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Legal nuances private practice physicians should be aware of

Under the federal health care programs, certain types of referrals are not allowed. The self-referral prohibitions were put in place to prevent physicians or their immediate families, from benefiting from certain transactions. These are some of the legal nuances or distinctions that private practice physicians should be aware of, if they are to operate effectively, and remain complaint.

Although specific referrals are expressly prohibited under the federal Stark Law, ‘safe harbors’ do exist that would allow exceptions. However, most health practitioners are often confused about these provisions. The situation is often compounded when there are also state laws regulating self-referrals. This is the case in California with the Speier Act.

In-Office Ancillary Services
Exceptions to the state and federal compensation relationships exist under the ‘in-office Ancillary Services’ (IOAS). IOAS does provide some protection under the law, but again there are legal nuances that private practice physicians should be aware of.

IOAS was instituted to allow physicians to provide ancillary services in their practices that would be reimbursed by Medicare. These services include radiology and physical therapy. Some physicians mistakenly assume that if they co-own a company that provides ancillary services, and the company is situated in their office building, they automatically qualify for IOAS exemption.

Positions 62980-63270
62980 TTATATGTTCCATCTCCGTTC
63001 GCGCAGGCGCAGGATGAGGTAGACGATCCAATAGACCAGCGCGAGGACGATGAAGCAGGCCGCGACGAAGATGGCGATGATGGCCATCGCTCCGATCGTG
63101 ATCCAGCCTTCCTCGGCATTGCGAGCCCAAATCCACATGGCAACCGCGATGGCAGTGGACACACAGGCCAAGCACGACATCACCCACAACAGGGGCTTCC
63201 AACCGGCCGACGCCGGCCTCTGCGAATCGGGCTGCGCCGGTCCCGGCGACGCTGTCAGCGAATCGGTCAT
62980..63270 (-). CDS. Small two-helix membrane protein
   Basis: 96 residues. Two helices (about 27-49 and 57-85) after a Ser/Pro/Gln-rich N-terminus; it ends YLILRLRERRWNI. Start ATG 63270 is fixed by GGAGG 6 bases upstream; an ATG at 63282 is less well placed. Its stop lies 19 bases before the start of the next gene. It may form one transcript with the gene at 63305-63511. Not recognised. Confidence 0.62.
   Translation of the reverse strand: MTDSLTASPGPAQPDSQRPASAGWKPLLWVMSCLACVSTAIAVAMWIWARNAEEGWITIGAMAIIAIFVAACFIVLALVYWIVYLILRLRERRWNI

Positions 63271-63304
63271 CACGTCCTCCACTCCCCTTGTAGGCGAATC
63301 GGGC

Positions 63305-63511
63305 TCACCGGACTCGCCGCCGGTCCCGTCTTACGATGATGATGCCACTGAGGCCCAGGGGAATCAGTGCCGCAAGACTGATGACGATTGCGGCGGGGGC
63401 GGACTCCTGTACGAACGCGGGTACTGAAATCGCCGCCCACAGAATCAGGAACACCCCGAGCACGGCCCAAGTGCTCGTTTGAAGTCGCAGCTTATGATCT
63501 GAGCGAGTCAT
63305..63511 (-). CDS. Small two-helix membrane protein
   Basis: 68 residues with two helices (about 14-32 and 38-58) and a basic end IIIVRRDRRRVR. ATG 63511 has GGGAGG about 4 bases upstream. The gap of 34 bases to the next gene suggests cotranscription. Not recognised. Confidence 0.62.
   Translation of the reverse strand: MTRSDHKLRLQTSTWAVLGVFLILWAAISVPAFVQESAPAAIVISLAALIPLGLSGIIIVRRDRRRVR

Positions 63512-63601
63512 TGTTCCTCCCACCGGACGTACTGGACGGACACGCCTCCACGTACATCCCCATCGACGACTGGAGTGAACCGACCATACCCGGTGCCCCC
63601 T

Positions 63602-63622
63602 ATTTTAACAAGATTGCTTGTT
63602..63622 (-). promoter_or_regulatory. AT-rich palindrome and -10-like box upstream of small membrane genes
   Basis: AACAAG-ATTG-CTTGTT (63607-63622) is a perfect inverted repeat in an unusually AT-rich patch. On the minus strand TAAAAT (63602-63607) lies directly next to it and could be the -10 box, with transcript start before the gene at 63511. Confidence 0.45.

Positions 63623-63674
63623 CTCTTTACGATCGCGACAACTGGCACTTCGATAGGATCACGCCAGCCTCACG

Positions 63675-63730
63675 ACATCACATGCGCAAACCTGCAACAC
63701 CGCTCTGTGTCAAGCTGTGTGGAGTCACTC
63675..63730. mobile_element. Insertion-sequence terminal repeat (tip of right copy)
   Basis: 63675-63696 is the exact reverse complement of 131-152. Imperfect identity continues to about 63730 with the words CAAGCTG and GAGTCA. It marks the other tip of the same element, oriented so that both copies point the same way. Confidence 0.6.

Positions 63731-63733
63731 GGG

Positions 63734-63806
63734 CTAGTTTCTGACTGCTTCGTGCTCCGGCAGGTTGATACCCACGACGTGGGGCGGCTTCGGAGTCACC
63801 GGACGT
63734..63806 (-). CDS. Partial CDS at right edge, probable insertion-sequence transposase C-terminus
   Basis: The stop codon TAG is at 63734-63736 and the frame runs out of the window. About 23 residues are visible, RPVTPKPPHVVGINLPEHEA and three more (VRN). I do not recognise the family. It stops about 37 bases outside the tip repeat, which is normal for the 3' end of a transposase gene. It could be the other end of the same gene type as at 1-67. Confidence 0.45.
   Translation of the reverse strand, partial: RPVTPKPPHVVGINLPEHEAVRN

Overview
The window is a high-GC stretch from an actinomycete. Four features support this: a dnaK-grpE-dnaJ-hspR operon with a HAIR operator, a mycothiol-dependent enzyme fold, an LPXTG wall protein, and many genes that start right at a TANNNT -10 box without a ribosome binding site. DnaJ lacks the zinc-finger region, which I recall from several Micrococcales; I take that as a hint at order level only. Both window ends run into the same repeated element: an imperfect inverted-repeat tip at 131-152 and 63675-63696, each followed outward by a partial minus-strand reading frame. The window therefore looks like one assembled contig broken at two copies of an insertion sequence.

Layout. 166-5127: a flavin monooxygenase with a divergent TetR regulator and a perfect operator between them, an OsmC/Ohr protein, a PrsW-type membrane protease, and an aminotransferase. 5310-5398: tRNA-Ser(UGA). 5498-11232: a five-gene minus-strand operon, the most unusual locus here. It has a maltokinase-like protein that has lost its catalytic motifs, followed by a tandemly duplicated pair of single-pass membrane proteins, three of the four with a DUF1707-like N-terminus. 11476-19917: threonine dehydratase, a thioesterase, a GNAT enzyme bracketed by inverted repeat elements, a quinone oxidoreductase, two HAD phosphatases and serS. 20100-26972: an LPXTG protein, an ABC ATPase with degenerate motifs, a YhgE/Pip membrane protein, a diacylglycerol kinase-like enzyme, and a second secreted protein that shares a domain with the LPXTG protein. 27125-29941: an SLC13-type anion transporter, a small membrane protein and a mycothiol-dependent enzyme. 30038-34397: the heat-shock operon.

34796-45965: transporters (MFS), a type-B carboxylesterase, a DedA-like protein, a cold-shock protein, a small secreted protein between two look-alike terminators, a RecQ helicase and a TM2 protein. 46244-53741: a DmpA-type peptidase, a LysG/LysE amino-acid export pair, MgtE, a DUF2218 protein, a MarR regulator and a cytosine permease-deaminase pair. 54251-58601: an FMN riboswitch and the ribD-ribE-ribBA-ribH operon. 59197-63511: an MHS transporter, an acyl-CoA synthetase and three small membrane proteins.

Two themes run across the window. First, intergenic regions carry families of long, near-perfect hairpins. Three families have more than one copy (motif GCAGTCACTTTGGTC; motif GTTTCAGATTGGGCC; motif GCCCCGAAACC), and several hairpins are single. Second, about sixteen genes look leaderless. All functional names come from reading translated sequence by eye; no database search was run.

However, this is not the case; therefore some of them are in violation of the laws prohibiting self-referrals. Unfortunately they are often not aware of this until they are audited by Medicare, or Medi-Cal, (in the case of California).

If you are a private practice physician and would like to ensure that your in-office ancillary services arrangements meet Medicare requirements, contact us at Nelson Hardiman, LLP, in Los Angeles. You can call us at 310-203-2800 to set up a consultation.

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